Futuruins: catalogue of the exhibition about ruins in time
The catalogue of the exhibition “Futuruins: The Future of Ruins and Ruins of the Future” that opened in Venice on 17 December 2018 has been published (editor Daniela Ferretti, publisher Grafiche Veneziane, 2018, 255 pp.).
“Futuruins” is a joint project between the Hermitage (curator Dmitry Ozerkov, head of the Department of Contemporary Art), and the Museo Fortuny (curator Daniela Ferretti, Director of the Palazzo Fortuny). The display, occupying three storeys of the Gothic Palazzo Fortuny, symbolizes an endless spiral in which ruins are an image of the eternal struggle and indissoluble link between past and present, life and death.
As Dmitry Ozerkov writes in the introduction to the catalogue: “Ruins have always existed: it is impossible to establish the historical moment when there were no ruins yet and it is hard to imagine a time when there will be none. ‘Past’ and ‘future’ are merely words that allow us to describe a person’s life or grasp the flow of time. Every artist is reckoned to have early, middle and late periods in which they respectively formed as an artist, were at the height of their powers and finished their career.”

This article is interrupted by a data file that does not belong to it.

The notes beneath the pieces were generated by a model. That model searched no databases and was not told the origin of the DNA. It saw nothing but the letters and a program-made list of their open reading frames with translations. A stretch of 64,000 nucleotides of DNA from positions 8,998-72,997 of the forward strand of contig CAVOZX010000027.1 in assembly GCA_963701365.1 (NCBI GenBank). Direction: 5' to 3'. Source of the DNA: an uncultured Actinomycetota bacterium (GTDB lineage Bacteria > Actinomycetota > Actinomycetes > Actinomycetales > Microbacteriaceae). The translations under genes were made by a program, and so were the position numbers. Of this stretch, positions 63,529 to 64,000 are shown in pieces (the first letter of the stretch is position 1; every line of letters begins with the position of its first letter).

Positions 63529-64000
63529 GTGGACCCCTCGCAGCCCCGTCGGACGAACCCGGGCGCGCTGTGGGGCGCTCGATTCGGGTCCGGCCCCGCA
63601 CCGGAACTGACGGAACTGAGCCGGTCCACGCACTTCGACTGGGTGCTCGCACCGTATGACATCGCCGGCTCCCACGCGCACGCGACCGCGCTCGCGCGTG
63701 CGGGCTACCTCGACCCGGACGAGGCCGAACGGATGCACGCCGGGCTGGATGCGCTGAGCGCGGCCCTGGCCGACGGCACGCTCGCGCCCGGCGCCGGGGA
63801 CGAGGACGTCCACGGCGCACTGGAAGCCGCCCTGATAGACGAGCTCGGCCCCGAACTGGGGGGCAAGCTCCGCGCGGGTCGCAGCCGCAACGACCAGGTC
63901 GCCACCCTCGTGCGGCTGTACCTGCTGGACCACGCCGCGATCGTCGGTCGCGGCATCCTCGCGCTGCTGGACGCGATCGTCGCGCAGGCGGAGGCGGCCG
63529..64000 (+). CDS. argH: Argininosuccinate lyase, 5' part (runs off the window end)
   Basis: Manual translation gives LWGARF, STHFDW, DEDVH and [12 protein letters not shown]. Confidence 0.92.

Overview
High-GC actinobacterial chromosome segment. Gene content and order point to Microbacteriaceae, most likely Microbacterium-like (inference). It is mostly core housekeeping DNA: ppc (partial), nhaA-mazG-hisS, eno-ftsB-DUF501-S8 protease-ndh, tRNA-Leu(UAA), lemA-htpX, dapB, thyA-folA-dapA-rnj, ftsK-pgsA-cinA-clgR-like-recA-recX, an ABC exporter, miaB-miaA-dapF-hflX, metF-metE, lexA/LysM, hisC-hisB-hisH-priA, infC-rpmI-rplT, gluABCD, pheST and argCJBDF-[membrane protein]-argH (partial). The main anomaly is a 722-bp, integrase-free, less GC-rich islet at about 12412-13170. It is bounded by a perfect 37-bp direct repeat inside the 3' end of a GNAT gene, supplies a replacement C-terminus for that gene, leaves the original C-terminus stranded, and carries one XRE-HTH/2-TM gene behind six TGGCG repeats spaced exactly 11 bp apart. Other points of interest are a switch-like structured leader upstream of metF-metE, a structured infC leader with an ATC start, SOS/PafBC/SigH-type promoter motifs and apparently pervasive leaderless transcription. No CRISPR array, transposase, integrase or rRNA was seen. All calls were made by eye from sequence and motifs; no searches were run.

For that very reason, the “Futuruins” exhibition incorporates a very broad range of exhibits, eras, artists and ideas. Alongside works by Jean Dubuffet, Francesco Jodice and many other 20th- and 21st-century artists, visitors will be able to see others by Caspar David Friedrich, Albrecht Dürer, Jacopo and Francesco Bassano, as well as ancient stones and illustrations of age-old legends.
In the foreword to the catalogue, Daniela Ferretti, the Director of the Palazzo Fortuny and curator of the exhibition, writes: “Less than a year has passed since the moment when Dmitry Ozerkov suggested holding an exhibition in the Palazzo Fortuny on the subject of ruins to me. So, we set off on the long and difficult path to define and structure a project that would be capable of giving shape to such a multifaceted topic, rich in associations and suggestions. Futuruins strives to interpret the historical complexity of the concept and the aesthetics of ruins: from myths to iconoclastic rage, from the symbolic power of masonry to parallels between the body and architecture, from the alternation of destruction and reconstruction to the present day.”
The catalogue is arranged on a thematic basis and comprises the following sections: “Fragments. Time. Layers”, “The Aesthetics of Ruins” and “Construction. Destruction. Reconstruction”.